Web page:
Parts: [1] [2] [3] [4] [5] [6] [7] [8] [9],  Downloadable PDF

A Little History

In Beelzebub’s Tales to His Grandson, Gurdjieff proposes the Sacred process Antkooano. “And all cosmic truths usually become known to all on these planets, thanks to the fact that the beings of the given planet who by their conscious labors learn some truth or other, share it with other beings of their planet and in this way all the cosmic truths gradually become known by all the beings of the given planet without any distinction.” [BT p.563]

This impulse to share can be conveyed through writing, demonstrating, lecturing, instructing, dialogue, creating art, modeling. To share with a group of people appears to be more efficient than working one on one … if you wish to reach as many people as possible. But is it necessarily more effective? Gurdjieff said that knowledge was material and spoke insistently on the greater importance of quality over quantity. “If… large quantities of knowledge are concentrated in a small number of people, then this knowledge will give very great results. From this point of view, it is far more advantageous that knowledge should be preserved among a small number of people and not dispersed among the masses.” [In Search of the Miraculous, … ISM  p. 37]”

Gurdjieff appears to have taught both in groups and individualized instruction. The recorded notes from his meetings made by his pupils, the stories about his Institute for the Harmonious Development of Man, beginning in Russia and culminating in France and the many reminiscences of pupils, have modeled, and encouraged most of Gurdjieff studies to take place in groups. This model remains the core of Gurdjieff Foundation groups across the world, as it is for many traditions.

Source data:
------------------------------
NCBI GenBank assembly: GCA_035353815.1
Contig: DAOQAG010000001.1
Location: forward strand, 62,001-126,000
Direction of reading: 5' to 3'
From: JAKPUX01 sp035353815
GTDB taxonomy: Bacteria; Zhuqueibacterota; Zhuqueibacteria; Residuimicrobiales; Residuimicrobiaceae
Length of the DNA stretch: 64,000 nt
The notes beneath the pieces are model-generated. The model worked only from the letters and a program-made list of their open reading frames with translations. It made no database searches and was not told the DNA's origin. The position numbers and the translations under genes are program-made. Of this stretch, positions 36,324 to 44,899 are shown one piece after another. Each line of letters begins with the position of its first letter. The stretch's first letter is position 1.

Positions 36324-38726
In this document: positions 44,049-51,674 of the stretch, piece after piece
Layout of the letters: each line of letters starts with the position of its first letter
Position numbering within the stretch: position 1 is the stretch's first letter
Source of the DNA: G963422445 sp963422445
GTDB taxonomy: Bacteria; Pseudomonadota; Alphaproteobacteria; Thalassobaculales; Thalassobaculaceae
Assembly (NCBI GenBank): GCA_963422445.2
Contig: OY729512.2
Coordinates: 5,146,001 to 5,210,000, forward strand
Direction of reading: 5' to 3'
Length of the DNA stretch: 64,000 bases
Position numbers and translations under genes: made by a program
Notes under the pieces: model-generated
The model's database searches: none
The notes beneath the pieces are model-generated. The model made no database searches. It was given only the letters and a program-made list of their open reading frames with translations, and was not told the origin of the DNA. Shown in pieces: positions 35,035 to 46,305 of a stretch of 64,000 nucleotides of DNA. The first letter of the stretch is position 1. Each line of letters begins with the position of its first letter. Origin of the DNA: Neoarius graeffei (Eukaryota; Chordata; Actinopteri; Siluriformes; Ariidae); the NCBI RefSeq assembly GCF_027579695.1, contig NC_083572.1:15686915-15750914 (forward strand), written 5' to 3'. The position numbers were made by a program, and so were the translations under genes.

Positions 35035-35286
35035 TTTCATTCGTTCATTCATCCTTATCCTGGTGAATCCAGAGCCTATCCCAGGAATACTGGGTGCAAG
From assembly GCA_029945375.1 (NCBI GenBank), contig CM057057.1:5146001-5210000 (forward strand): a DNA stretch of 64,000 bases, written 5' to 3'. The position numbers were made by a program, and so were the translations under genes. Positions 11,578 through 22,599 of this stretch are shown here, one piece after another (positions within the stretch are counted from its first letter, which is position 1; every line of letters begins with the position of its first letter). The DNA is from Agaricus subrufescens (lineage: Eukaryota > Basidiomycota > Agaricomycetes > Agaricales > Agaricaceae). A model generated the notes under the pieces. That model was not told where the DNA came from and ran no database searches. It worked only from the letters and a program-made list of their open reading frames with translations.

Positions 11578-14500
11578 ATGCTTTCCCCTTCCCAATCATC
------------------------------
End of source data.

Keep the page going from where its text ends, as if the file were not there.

Usefulness of Groups

“There is no particular benefit in the existence of groups in themselves and there is no particular merit in belonging to groups. The benefit or usefulness of groups is determined by their success.”  ( ISM p.232).

Several aspects of group life seem necessary for the process Gurdjieff brought. His Sacred Dances and “Movements” can only be effectively taught and practiced in groups. The “sharing of impressions” from weekly ‘tasks’ and personal “work on oneself” allows group members to compare and contrast their own experiences with that of their companions. As the group leader responds to observations and questions from one member, all the others are listening and can apply those responses to their own unasked questions. Thus, presumably, learning can be facilitated vicariously at an accelerated rate due to the larger pool of shared impressions. The tradition of long Work retreats, ranging in duration from a few days, to multiple weeks, seems based on the initial, live-in format of Gurdjieff’s Institute, which he abandoned, but may have been reconsidering shortly before his death. The effort, physical, emotional, and intellectual, that is inevitably demanded by such intensity, breaks down defenses and can open participants to extraordinary experiences and impressions about themselves that are rarely available in ordinary life.